“Have You Seen the Nails?”

"…Except I shall see in his hands the print of the nails, and put my finger into the print of the nails…I will not believe" (Jn. 20.25)

     INTRO.: The text was written and the tune was composed both by Joe Gregory, who was born in Marietta, OH, on May 19, 1949, the son of Bob and Doris (Miller) Gregory. When he was one month old, his family moved to Cleveland, OH, where they lived until 1963 when his parents decided to move to Athens, AL, to enroll him and his younger sister in Athens Bible School. They had seen so many parents lose their children to worldliness that they felt a better environment was needed to keep that from happening to their own children. In Athens, his father was one of the three brethren instrumental in establishing the Jackson Drive congregation when the congregation they were attending divided over the issue of institutionalism, and he served as an elder there for a number of years. It was at Athens Bible School that Joe came under the influence of the late A. J. Rollings, who instilled within him a love of poetry and verse. Attending Florida College from 1967 to 1969, he graduated from Athens College, in Athens, AL, in 1971. His wife is the former Linda Headrick.

     Through the years Joe has worked at a number of different types of jobs, from credit and collections, bank auditor, controller and administrator of a small hospital, construction work, life insurance agent, dishwasher, and most recently as a philatelist with H. E. Harris and Company. While working as an auditor, the desire to preach became such that he quit his job to go into full time preaching. Seeing the devastation of sin in people’s lives as he uncovered fraud among bank employees made him feel that he had to try to do something. He preached full time in Ashland, KY, and in Stevenson, AL, before deciding that he was probably not ready or mature enough to handle the problems that he was confronted with. However, he found himself preaching again along with his secular job when the church in Gadsden, AL, divided, and was left without a preacher. A job change forced a move back to Athens, AL, where after a while he preached part time for about three years with the Beulah congregation in rural Limestone County and later part time in Shoals Bluff, TN, for another year or two. Since then, his preaching has been limited to a fill in basis when a local preacher is away.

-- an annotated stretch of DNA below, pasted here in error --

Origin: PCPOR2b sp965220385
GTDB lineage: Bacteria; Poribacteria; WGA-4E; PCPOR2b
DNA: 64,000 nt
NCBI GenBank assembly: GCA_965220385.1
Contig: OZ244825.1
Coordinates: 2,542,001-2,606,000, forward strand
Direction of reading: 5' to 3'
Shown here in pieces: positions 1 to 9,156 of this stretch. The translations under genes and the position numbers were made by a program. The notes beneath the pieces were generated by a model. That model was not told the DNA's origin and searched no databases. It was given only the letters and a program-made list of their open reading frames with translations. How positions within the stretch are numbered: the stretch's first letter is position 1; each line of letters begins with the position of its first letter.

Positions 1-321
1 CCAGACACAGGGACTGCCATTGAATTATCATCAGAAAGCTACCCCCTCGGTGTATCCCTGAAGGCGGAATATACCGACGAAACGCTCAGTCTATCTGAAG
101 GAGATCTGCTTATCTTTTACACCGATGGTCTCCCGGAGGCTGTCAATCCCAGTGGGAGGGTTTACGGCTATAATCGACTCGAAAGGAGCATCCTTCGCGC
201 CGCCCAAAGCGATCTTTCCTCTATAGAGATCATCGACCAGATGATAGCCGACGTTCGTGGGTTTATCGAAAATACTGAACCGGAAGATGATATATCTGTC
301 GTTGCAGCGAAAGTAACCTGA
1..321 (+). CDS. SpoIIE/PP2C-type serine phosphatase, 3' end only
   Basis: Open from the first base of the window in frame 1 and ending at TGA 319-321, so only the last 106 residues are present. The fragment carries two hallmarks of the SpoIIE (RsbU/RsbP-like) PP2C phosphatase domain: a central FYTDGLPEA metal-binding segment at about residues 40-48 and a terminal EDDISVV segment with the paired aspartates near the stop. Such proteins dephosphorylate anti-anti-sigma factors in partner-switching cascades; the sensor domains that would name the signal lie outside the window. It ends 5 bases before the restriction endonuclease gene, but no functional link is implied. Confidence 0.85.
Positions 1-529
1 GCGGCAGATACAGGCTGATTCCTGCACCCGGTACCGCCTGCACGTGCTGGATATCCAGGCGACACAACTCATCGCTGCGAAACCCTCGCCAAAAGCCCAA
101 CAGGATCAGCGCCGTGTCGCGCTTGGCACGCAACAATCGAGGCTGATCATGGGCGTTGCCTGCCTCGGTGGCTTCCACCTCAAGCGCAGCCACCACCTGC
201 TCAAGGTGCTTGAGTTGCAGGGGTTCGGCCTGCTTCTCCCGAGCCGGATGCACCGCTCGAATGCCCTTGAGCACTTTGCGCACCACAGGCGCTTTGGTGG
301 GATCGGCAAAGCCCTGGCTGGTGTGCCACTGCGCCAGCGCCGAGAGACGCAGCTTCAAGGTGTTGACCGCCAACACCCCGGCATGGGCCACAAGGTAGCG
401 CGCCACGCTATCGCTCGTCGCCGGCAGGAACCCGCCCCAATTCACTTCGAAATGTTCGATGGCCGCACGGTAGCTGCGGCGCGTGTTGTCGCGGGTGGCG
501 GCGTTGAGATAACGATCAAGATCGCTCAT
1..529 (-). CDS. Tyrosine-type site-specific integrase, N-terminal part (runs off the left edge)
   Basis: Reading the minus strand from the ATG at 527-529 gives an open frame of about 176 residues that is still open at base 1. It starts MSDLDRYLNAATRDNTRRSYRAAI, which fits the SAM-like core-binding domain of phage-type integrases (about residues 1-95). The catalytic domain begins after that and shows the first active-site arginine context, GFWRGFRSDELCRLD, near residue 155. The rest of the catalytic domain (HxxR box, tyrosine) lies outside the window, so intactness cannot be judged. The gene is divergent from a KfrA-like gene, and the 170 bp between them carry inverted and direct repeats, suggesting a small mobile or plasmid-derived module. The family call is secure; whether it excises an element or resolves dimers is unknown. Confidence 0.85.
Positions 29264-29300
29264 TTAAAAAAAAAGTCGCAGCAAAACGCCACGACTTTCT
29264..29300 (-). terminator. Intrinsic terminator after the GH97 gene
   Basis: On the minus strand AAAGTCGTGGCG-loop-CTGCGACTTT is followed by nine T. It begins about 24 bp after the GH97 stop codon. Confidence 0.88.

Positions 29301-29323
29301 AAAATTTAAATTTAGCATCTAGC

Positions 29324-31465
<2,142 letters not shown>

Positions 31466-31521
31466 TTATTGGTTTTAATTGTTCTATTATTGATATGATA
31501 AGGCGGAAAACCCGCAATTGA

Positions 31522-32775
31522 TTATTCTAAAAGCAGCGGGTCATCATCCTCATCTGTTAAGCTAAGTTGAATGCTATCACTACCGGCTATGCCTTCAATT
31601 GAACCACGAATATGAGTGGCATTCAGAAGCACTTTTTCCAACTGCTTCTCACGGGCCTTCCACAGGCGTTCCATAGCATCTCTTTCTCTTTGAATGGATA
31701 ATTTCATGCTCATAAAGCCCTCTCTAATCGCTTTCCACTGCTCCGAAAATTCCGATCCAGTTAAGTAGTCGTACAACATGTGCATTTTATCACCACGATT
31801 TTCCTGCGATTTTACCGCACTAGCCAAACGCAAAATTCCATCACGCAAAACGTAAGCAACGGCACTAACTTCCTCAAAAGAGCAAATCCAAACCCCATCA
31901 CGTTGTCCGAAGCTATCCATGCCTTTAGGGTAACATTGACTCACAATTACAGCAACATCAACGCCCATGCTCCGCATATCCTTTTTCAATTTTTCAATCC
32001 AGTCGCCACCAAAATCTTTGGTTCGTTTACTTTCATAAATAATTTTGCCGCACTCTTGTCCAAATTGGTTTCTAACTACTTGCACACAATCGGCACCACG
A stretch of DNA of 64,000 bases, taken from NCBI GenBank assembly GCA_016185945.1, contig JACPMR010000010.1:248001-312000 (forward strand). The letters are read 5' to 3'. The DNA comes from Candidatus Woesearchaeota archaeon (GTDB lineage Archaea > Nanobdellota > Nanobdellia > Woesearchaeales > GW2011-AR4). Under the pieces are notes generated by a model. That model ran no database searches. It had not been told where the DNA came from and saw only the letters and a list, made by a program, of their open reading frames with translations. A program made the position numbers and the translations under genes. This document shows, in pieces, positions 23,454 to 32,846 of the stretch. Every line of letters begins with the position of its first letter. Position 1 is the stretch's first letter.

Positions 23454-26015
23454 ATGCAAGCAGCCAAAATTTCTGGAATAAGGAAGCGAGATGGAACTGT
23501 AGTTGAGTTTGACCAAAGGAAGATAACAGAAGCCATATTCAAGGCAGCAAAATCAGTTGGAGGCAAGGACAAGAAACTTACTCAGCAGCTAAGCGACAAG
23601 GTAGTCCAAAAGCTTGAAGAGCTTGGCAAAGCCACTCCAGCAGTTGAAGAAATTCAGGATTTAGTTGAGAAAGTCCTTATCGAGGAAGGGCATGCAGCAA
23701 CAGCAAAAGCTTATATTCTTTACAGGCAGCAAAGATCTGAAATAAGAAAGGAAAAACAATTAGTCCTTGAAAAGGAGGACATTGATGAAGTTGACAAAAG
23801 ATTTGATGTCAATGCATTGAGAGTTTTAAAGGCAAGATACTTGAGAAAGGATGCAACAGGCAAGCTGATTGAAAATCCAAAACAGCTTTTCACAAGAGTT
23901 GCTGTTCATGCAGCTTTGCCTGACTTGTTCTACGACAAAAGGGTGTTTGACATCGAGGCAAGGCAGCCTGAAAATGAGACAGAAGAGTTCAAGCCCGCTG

While he was working a second job (the one as a dishwasher) Joe began trying to write his first song. However, while he had written the words and composed a melody, he found he was unable to put a harmony with his song. It was two years later that he attended song leading classes under R. J. Stevens (b. 1927). Brother Stevens harmonized four or five songs for him, one of which was "Have You Seen The Nails." Concerning this hymn, Joe wrote, " It…came as a result of a rather intense (at least for me) observance of the feast [the Lord’s supper]. I was visualizing the scene of the beating of Christ, the mocking of Christ, and finally, the nails being driven through his hands. I ‘saw’ them drive the nails into one hand, and the image was so vivid in my mind that I actually turned away in tears, unable to watch as they drove the nails into the other hand….Anyway, it was then that I wrote the words to ‘Have You Seen the Nails.’" It was copyrighted in 2002 and published in a small booklet of Songs of Reflection by the author. Joe also wrote, "I have loved singing since a young child. I remember many singings that were held in our home, some of which went later into the night than my bedtime. My dad was an excellent song leader, who was often the one asked to lead songs that nobody else seemed to know. I led my first song years before I was a teenager, probably at eight or nine years of age."  Among other hymnbooks published by brethren during the twentieth century for use in churches of Christ, it has not appeared and is not found in any to my knowledge.